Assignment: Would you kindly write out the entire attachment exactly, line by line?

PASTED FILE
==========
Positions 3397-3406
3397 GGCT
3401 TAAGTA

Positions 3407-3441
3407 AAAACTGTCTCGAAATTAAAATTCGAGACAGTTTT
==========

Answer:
Positions 3397-3406
3397 GGCT
3401 TAAGTA

Positions 3407-3441
3407 AAAACTGTCTCGAAATTAAAATTCGAGACAGTTTT